Wednesday, 3 January 2018

Hyve Touch Synthesizer - Tonnetz keyboard

I'm exploring the Hyve's upper keyboard. This is not your familiar black/white piano.
Apart from it not having any moving parts, it's arranged in a lattice structure.
This is a network representing tonal space "first described by the mathematician Leonhard Euler in 1739.Various visual representations of the Tonnetz can be used to show traditional harmonic relationships in European classical music".

It's all about chords and harmonies. Each note is harmonically related to its adjacent notes.
Straight up is a perfect 5th (a interval spanning 7 semitones), up to the right is a major 3rd (a interval of 4 semitones), and up to the left is a minor 3rd (interval of 3 semitones).


So the way it's arranged is if you play any note in a straight line from top to bottom, or bottom to top, it will play in perfect 5ths.
If you play notes going up to the right you will have a augmented pattern (it will go up or down in Major 3rds).
And playing notes to the left will have a diminished pattern (Minor thirds).

This layout of neighbouring fifths and thirds also makes it easy to form major and minor seventh, ninth, 11th and 13th chords.

It seems that all the most important scales — major, minor, chromatic, whole‑tone, diminished, blues, etc — have logical and distinctive patterns that basically climb rightwards and up. 
============================================================
How it forms chords is really interesting.

I'm starting by looking at how it groups the Major Triads.
These are the most common  chords and are built by adding the third and fifth notes in the scale above a starting note (root). For example, in C major, the triad built on C contains:
  • C (the root)
  • E (the third note above C; often called just "the third")
  • G (the fifth note above C; often called just "the fifth")
The 3 major white-white-white triads are: C Major, F Major, and G Major.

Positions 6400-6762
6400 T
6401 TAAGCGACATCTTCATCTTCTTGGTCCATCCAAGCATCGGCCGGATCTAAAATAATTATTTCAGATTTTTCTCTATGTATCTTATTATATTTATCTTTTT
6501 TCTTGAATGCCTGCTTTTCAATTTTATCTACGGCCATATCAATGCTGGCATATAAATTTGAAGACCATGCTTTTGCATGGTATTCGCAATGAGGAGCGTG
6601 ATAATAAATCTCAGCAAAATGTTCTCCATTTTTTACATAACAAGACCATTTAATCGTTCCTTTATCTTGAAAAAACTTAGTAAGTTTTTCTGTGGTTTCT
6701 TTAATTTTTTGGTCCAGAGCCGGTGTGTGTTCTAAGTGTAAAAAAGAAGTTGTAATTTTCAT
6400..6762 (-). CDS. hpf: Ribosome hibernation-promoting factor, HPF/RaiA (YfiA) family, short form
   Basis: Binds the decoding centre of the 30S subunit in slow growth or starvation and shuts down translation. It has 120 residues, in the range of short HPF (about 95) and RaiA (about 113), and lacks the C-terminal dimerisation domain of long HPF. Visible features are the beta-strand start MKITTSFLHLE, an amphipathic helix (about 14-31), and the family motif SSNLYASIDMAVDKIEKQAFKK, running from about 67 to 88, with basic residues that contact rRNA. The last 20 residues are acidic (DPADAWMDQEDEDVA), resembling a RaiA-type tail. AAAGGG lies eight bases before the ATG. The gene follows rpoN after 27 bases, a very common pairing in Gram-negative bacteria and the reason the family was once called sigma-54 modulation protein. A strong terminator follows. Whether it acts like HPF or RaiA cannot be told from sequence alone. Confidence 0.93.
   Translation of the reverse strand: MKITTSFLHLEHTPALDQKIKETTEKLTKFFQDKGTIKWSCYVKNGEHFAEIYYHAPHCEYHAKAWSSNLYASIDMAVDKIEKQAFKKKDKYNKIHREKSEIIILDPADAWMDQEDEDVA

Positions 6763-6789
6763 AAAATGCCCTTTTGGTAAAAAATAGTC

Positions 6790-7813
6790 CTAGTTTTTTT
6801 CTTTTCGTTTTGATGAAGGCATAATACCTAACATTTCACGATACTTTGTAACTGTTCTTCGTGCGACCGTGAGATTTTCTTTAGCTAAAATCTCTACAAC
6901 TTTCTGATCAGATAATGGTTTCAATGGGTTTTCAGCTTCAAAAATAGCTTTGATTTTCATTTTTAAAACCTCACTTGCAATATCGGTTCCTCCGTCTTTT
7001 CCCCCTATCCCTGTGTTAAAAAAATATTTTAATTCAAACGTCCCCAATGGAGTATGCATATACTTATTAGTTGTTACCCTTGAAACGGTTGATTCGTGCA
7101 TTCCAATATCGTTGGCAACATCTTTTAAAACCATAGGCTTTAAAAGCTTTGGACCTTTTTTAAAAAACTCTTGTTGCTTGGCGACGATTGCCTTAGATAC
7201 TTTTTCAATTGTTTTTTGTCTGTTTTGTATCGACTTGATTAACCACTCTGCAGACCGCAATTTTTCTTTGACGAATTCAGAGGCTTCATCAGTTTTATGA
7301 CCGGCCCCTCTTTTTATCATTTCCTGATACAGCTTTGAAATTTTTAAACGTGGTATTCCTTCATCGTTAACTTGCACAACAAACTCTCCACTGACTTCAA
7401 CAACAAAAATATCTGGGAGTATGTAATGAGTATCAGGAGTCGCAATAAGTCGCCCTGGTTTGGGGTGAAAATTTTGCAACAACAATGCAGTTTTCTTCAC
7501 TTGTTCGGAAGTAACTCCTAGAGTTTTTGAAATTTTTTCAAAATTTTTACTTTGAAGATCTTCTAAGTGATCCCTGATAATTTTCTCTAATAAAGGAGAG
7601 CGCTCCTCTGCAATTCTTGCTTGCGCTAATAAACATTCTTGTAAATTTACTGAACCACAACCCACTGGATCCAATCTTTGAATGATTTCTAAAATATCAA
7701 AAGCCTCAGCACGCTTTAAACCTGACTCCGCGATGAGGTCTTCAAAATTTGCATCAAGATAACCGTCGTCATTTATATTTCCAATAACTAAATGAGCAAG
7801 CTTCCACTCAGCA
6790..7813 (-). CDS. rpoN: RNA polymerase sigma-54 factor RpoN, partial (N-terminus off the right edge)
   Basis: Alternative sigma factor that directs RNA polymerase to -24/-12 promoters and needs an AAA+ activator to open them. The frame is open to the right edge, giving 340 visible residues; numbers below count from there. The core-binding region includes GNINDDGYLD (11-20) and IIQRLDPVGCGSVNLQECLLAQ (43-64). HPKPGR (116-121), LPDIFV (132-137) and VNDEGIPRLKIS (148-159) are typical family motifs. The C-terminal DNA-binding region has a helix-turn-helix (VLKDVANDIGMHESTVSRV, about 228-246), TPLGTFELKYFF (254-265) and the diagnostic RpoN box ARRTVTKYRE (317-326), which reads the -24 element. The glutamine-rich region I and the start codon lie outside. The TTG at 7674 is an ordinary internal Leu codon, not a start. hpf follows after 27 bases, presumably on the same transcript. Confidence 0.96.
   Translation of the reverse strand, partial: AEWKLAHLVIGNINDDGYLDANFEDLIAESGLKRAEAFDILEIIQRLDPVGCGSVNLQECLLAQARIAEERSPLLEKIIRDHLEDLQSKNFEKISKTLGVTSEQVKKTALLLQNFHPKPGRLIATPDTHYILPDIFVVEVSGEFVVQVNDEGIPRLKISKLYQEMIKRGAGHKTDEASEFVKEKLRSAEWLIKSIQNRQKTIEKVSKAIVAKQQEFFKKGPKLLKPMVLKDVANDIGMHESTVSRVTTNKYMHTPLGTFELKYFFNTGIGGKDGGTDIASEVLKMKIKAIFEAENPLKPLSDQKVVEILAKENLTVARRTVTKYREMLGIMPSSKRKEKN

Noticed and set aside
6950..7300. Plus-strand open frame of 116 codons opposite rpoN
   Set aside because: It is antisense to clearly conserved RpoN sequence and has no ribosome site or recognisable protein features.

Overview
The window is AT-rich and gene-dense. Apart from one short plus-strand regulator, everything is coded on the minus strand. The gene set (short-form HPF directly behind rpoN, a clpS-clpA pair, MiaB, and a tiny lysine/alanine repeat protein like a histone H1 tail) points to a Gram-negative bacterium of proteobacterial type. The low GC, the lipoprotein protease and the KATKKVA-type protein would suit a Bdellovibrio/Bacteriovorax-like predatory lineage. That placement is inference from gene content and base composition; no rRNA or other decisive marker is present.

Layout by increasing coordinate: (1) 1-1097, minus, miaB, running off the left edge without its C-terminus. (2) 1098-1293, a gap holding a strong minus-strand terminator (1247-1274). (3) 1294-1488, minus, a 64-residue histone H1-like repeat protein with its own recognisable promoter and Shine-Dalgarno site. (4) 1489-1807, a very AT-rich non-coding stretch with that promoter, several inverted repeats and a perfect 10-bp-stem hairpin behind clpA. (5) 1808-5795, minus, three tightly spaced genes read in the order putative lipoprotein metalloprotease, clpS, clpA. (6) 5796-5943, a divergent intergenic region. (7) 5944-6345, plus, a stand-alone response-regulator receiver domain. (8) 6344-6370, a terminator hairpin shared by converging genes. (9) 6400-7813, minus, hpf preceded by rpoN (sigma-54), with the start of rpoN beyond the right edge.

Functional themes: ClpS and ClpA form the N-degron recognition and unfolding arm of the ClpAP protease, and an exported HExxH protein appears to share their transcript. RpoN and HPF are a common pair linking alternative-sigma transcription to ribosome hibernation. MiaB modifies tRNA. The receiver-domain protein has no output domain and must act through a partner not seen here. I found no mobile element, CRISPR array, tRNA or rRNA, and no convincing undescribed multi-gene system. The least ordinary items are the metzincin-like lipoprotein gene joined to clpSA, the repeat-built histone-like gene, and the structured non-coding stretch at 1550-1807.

.
C major: C E G
  F Major : F A C
 G Major: G B D
---------------------------------------

Minor Triads
 In C minor, the triad on C is built the same way:
  • C (the root)
  • E♭ (the third note above C; often called just "the third")
  • G (the fifth note above C; often called just "the fifth")
This is called the C minor triad.

C Minor Triad : C Ef G
C-sharp Minor Triad : C# E G#
 D Minor Triad : D F A
-------------------------------------------------------------------------------------------------------------
As discussed earlier, this layout of neighbouring fifths and thirds also makes it easy to form major and minor seventh, ninth, 11th and 13th chords.

First the 7th & 9th chords.
The C Major 7th Chord is C E G B
The C Major 9th chord is C E G B D
--------------------------------------------------------
The C major 11th chord is C E G B D F
 ---------------------------------------
The C major 13th chord (drawn in light green) is C E G B D F A
===========================================================
The minor chords now.

Below are just random examples.

The G-minor 7th chord interval is: G A# D F (G Bf D F)


The E-minor 9th chord interval is: E F# G B D


The C minor 13 chord contains C, E♭ , G, B♭, D, F and A♭ (C D# G A# D F G#) as on the diagram below:
 


2 comments:

  1. Replies
    1. Cheers Skot. Let me know if there are any errors or omissions. Thanks for making this wonderful synth.

      Delete